October is the time of year when students of all ages start having difficulty with an assignment or a subject. My advice — don’t give up — keep trying. There are a multitude of self-esteem, monetary and social class rewards for persevering.

An awakening moment occurred in the fall of 1966 when Loree Rackstraw (1931-2018; American literary critic and Kurt Vonnegut memoirist), my English I Professor (University of Northern Iowa), asked us immature freshmen to write a two-page prose and I obliged.

My submission was returned with a red-colored ‘F.’ No comment. Just an ‘F.’

I called my older brother, Norm, who was attending law school, told him the fate and pleaded for help.

He said, “I presume you didn’t proofread the paper.” I was silent. Norm continued, “Remember, education is a process and not an event. It appears you wrote the paper as if it was a single event versus a process of learning how to write.”

He continued, “Proofread the paper and resubmit it. Persevere in college, Steve, persevere.” (I knew what he meant by proofreading but didn’t fully comprehend the larger meaning of perseverance.)

“But Professor Rackstraw didn’t say to rewrite it,” was my retort. Norm immediately replied, “I don’t care whether she asked you to rewrite it or not. You need to proof it and resubmit it as a lesson to yourself to keep trying. Never forget what Mom and Dad told us that when you face adversity, don’t quit.”

I recalled sage parental advice, accepted brotherly advice, rewrote the paper and handed it to Professor Rackstraw. She said, “What’s this? I didn’t ask you to rewrite it.” I told her the story of conversing with my brother, trying to get some temporary grace. Professor Rackstraw shrugged her shoulders, smiled and said, “Okay, I’ll re-read it.”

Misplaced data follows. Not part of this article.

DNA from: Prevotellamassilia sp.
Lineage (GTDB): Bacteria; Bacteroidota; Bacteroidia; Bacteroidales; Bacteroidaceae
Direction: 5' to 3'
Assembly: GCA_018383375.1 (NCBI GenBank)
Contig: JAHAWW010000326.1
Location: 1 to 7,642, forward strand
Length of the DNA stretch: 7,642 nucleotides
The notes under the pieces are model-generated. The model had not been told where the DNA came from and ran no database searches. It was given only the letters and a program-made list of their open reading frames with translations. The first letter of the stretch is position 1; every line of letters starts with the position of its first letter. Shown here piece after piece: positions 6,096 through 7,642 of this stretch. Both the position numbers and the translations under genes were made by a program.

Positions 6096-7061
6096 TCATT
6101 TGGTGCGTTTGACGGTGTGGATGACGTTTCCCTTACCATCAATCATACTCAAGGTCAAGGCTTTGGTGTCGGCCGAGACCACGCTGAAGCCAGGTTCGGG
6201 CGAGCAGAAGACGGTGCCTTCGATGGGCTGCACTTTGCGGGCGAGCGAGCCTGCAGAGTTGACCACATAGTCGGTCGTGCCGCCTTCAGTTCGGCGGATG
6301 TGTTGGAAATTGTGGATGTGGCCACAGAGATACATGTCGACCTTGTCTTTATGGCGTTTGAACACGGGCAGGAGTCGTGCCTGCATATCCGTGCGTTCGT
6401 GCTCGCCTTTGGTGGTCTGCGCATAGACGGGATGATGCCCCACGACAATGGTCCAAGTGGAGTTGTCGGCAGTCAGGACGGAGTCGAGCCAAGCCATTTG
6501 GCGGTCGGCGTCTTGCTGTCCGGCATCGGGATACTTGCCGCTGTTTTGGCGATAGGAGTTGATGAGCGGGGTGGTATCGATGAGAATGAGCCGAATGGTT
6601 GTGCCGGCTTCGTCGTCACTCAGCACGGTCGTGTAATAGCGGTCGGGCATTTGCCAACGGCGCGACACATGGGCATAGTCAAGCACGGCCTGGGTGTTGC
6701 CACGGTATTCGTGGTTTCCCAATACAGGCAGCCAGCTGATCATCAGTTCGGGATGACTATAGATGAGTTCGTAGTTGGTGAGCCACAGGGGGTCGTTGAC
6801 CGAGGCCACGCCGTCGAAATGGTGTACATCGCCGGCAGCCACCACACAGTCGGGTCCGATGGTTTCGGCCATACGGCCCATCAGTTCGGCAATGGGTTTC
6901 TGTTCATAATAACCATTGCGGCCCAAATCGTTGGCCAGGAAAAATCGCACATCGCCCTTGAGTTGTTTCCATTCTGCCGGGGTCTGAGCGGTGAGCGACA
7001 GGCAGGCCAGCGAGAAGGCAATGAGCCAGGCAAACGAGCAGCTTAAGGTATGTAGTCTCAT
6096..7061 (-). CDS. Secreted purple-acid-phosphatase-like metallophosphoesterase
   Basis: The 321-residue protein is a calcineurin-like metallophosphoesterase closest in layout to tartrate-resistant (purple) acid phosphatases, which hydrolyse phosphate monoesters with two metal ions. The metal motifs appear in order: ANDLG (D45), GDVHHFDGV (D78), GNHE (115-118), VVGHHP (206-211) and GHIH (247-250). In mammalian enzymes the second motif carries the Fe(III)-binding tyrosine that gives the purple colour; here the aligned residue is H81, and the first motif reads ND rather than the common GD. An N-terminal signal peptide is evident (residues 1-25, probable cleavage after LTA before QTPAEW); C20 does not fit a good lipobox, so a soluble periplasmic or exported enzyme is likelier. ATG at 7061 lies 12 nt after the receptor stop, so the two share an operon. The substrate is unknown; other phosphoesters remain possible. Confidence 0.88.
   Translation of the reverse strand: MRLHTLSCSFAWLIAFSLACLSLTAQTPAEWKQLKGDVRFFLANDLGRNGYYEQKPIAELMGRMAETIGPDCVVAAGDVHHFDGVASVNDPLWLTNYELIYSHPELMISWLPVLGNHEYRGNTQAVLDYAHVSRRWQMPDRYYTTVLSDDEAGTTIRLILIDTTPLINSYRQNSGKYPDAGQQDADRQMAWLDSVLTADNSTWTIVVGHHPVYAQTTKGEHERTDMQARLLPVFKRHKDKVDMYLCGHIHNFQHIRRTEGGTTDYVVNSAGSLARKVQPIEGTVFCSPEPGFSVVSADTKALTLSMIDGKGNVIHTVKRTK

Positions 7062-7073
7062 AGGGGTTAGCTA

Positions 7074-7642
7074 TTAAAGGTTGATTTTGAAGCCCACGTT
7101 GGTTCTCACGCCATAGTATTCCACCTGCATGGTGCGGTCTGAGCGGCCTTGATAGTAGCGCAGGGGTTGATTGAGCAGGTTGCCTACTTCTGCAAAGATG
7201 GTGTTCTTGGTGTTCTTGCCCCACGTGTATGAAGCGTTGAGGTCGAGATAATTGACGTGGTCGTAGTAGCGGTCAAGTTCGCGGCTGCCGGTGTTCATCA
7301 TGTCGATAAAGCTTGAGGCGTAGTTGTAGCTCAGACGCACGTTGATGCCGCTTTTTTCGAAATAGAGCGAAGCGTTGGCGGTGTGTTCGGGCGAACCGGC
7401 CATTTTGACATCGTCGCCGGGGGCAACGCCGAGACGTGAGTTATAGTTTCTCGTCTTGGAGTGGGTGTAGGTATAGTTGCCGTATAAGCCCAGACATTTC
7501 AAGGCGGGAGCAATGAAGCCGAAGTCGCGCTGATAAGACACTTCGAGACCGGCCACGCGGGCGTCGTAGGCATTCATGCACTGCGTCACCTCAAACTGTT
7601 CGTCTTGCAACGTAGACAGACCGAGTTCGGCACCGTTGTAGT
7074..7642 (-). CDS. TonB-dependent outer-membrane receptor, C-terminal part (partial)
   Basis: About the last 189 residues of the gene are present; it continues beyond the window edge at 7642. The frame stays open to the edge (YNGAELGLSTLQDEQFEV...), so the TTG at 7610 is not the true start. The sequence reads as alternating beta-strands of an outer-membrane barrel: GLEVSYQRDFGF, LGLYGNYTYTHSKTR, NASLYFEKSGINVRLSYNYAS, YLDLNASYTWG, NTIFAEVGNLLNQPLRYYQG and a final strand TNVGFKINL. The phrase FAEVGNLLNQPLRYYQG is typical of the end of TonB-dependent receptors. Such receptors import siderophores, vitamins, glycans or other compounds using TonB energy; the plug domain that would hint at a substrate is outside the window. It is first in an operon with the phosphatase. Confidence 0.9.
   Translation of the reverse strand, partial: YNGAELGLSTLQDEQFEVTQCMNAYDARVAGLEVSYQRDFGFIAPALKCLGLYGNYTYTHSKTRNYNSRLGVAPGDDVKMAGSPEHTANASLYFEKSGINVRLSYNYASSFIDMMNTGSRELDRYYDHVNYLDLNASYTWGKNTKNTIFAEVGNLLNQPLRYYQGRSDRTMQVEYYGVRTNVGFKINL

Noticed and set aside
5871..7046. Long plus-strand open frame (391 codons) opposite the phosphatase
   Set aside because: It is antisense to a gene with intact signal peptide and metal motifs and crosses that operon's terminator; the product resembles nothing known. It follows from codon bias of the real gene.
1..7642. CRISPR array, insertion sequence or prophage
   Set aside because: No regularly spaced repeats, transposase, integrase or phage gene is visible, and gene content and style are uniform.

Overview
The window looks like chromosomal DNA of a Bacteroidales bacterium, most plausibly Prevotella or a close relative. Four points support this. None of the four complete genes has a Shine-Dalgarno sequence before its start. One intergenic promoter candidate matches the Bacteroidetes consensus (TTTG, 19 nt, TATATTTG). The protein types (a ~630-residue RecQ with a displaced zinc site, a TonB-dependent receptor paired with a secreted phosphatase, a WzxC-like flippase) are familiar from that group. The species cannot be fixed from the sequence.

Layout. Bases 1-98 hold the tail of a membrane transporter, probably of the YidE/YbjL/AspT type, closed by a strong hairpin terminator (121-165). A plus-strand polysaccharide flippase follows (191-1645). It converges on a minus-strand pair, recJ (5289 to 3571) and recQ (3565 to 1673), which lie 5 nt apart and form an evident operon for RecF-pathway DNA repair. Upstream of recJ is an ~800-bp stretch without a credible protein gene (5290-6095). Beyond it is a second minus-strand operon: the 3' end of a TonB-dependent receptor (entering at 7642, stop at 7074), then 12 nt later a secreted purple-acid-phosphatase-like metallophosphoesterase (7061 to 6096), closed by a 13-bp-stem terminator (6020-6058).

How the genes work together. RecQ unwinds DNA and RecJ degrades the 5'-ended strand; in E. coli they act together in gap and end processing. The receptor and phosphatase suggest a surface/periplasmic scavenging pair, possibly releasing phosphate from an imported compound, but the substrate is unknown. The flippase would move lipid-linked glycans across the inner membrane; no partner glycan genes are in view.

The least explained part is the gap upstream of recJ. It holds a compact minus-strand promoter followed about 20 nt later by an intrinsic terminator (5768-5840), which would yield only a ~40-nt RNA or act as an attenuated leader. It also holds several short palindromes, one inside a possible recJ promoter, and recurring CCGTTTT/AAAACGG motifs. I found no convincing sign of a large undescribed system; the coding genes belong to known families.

The revised paper came back with ‘D’ and a note, “Proofread and re-submit.” Thinking that the third-time-would-be-a-charm, that document received a ‘C’ and a familiar note. Next round: ‘B’ and that pesky “resubmit” comment. The last submission came back with an ‘A-’ but included a comment NO student, pre-school or doctoral candidate, wants to read: “See me.”

Ms. Rackstraw said, “Steve, this paper is not worthy of an A, A- is about right. It’s good but not great. You persevered. Your proofreading paid off. From now on, proofread and rewrite everything a minimum of five times.”

One of the joys of my life was retelling this incident some 40 years later to a retired Loree Rackstraw. She smiled and gave me a hug while a tear rolled out of her eye. She said, “I too remember that event and it taught me a lot about teaching. Don’t give up on students. Keep trying and hope they’ll return the same don’t-give-up actions. And, you know Steve, life is all about perseverance.”

How many times, whether it’s with school, work, personal problems, neighbors, friends, strangers, supervisors and colleagues, has perseverance paid off? Hundreds. Possibly thousands. Despite all of the obstacles one is handed … persevere— it beholds multiple lifetime payoffs. And, oh, don’t forget to proofread.

P.S. no. 1: Consider sharing this op-ed with a student you know; perseverance does wonders to one’s work ethic and makes for stronger individuals.

P.S. no. 2: Entry-level workers too often quit the job too soon when the going gets tough. Persevere or face the consequences of being a job-hopper where sooner or later no one will want to hire you.

P.S. no. 3: Perseverance pays dividends in school … life.

Steve Corbin is professor emeritus of marketing at the University of Northern Iowa. He can be reached at Steven.B.Corbin@gmail.com.